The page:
Subject:
Algebra
Material Type:
Lesson Plan
Level:
Middle School
7
Provider:
Pearson
Tags:
7th Grade Mathematics, Equations, Graphing, Inequalities
Language:
English
Media Formats:
Text/HTML

# Self Check Exercise ## Overview

Students work in pairs to critique and improve their work on the Self Check. Students complete a task similar to the Self Check with a partner.

# Key Concepts

To critique and improve the task from the Self Check and to complete a similar task with a partner, students use what they know about solving inequalities, graphing their solutions, and relating the inequalities to a real-world situation.

# Goals and Learning Objectives

• Solve algebraic inequalities.
• Graph the solutions of inequalities using number lines.
• Write word problems that match algebraic inequalities.
• Interpret the solution of an inequality in terms of a word problem.

# Critique

Students should look at the results of their Self Check task and the questions under the critique section.

SWD: Make sure all students have access to and can comprehend the information in the Intervention questions. Students with disabilities will benefit from explicit explanation of expectations. Use multiple means of representing the information from the Self Check questions (visual presentation of text, TTS, visual supports, etc.).

# Critique

Review your work on the Self Check problem and think about these questions:

• How can you check that your problem matches the inequality?
• How can you check that your solution to the inequality is correct?

# Lesson Guide

Discuss the Math Mission. Students will apply their understanding of algebraic inequalities to solve problems.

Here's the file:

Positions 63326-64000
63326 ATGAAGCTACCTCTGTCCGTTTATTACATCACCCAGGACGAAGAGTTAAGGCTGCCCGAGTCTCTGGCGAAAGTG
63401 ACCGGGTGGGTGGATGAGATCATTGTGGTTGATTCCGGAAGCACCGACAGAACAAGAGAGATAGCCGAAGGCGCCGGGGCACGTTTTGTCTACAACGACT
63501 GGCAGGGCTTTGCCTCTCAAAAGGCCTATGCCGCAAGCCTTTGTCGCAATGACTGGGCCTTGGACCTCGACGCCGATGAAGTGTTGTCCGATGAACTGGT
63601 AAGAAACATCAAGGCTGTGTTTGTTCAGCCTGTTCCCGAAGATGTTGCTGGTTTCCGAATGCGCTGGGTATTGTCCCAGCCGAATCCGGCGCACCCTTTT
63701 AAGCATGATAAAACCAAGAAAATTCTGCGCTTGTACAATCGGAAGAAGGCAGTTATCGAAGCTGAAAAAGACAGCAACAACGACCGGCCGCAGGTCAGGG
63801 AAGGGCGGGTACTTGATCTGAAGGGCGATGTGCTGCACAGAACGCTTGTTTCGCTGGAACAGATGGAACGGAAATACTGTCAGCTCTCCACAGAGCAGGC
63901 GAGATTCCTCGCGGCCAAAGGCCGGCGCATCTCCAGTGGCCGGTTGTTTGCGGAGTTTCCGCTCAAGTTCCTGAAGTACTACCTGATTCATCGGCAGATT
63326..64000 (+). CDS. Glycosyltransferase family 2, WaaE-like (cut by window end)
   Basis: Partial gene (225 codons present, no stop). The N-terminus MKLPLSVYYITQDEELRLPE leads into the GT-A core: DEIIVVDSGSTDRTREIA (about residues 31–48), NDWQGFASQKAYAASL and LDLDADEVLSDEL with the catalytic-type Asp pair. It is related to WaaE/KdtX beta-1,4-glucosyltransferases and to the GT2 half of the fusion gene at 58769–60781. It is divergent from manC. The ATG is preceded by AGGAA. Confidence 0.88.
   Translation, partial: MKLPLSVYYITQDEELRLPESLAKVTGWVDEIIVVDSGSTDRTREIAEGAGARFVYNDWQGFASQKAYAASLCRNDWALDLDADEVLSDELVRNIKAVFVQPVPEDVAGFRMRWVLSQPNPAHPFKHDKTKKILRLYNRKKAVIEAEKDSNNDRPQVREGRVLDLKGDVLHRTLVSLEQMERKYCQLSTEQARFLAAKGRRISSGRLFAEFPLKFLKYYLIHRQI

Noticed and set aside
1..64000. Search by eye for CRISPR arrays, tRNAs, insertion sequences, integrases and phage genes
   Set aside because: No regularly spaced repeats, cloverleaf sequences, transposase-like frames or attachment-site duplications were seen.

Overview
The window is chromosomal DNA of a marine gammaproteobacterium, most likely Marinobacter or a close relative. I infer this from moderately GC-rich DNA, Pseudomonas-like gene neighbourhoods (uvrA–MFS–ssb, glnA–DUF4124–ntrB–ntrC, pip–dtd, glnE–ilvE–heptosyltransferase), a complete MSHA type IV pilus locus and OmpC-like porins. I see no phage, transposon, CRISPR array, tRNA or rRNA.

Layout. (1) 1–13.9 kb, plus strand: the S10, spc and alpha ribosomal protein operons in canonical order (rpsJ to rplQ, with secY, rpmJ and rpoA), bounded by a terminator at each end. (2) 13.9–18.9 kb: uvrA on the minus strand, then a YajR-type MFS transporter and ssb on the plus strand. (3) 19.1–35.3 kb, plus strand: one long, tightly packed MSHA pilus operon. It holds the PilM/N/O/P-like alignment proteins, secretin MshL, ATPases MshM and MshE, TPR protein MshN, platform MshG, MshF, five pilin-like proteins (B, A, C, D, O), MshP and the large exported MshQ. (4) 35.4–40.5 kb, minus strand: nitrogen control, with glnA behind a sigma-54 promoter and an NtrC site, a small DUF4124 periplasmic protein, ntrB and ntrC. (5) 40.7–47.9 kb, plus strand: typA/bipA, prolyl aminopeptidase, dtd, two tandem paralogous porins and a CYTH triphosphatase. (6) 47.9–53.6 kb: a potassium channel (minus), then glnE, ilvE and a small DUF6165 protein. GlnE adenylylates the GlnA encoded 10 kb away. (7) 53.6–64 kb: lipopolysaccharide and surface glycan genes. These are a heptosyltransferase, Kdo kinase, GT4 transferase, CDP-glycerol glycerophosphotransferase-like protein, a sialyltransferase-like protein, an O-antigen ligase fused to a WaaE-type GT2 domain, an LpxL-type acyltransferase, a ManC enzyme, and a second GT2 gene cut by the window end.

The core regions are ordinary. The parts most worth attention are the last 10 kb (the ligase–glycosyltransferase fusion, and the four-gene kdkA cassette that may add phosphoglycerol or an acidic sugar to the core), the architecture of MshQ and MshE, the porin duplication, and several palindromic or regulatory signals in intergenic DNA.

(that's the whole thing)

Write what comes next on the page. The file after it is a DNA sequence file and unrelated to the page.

## Opening

Apply your understanding of algebraic inequalities to solve problems.

# Lesson Guide

Students work in pairs on revising their tasks from the Self Check

Support students as they work. Try not to make suggestions that move students to a particular approach. Instead ask questions that help students clarify their thinking.

# Interventions

Students do not understand when they need to reverse the direction of the inequality sign.

• Are you multiplying or dividing both sides of the inequality by a positive or negative number?
• What do you need to do when you multiply or divide both sides of an inequality by a negative number?

Neither student can think of a scenario that matches the inequality.

• Think about 66 as a score on a quiz.
• Think about 66 as the number of chairs in a restaurant.

Students' word problem does not match the inequality given.

• Work backward. Read the word problem you wrote.
• Write an inequality that represents it.
• Does it match the inequality you were given?

Students do not know how to connect the solution of the inequality to the solution to the word problem.

• Will all numbers on the solution graph make sense as solutions to your problem? 1. $\begin{array}{c}8x+10\le 66\\ 8x+10-10\le 66-10\\ 8x\le 56\\ \frac{8x}{8}\le \frac{56}{8}\\ x\le 7\end{array}$

x is less than or equal to 7

2. Sample word problem: A bucket of balls weighs 66 ounces or less. If the bucket, without any balls, weighs 10 ounces and each ball weighs 8 ounces, how many balls could be in the bucket?
3. There could be any whole number of balls from 0 to 7.

## Work Time

Work with your partner to revise your work on the Self Check problem based on the previous questions and feedback from your partner.

Check that your solution is correct, and show the method you used to solve the inequality.

Self Check

1. Solve the inequality (show all your steps) and represent the solution on the given number line.

8x + 10 ≤ 66

2. Write a word problem that could be solved using the inequality.

# Lesson Guide

Students work in pairs on a task similar to the Self Check.

# Mathematical Practices

Mathematical Practice 1: Make sense of problems and persevere in solving them.

Students must make sense of the task. They must plan and carry out a solution strategy. After they complete the task, they need to go back and check that their solution makes sense. Students also have the opportunity to work with another student and try to understand his or her approach to the task.